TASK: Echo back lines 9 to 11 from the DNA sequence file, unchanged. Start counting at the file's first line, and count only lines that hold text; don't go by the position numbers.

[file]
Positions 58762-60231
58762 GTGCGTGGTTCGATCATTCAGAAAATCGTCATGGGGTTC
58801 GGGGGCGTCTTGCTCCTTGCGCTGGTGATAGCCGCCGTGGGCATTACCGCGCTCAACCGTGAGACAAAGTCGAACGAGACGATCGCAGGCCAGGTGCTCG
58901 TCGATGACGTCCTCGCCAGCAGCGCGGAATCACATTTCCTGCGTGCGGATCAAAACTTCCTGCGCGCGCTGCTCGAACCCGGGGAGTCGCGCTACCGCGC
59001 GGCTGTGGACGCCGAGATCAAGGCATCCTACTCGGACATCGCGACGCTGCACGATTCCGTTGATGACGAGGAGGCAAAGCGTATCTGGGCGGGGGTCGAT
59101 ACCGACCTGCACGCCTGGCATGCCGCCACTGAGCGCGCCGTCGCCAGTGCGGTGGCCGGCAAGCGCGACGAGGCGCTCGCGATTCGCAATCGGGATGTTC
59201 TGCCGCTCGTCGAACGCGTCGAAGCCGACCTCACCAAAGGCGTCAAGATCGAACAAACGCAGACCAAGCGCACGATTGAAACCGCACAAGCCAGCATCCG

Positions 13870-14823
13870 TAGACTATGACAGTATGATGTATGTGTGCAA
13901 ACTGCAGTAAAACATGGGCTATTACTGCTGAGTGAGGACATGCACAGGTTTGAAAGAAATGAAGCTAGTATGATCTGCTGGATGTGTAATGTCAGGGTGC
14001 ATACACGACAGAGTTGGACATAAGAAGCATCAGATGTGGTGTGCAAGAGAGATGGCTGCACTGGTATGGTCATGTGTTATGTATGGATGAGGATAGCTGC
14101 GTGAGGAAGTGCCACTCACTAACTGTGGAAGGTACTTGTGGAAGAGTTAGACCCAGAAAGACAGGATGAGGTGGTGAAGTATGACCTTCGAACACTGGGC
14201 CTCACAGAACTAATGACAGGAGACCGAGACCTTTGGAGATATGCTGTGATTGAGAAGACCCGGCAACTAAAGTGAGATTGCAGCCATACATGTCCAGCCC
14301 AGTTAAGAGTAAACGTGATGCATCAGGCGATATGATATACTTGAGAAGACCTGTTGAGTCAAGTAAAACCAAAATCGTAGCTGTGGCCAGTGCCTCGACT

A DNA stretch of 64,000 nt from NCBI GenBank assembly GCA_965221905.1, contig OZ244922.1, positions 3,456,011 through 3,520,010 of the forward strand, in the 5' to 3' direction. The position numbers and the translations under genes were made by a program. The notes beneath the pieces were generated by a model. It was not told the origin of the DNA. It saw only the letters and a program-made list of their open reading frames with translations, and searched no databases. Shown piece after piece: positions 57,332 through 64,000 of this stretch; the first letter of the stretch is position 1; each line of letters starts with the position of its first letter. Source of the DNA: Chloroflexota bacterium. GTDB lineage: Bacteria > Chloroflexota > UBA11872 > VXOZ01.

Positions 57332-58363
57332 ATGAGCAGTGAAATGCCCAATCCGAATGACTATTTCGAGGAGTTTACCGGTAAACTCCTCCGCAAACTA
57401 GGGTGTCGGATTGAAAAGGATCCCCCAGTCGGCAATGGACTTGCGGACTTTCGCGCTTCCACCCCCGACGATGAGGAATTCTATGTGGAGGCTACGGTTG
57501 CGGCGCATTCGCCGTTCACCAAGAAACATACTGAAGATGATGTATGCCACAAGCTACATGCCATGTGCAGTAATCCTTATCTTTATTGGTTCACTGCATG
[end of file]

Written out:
13870 TAGACTATGACAGTATGATGTATGTGTGCAA
13901 ACTGCAGTAAAACATGGGCTATTACTGCTGAGTGAGGACATGCACAGGTTTGAAAGAAATGAAGCTAGTATGATCTGCTGGATGTGTAATGTCAGGGTGC
14001 ATACACGACAGAGTTGGACATAAGAAGCATCAGATGTGGTGTGCAAGAGAGATGGCTGCACTGGTATGGTCATGTGTTATGTATGGATGAGGATAGCTGC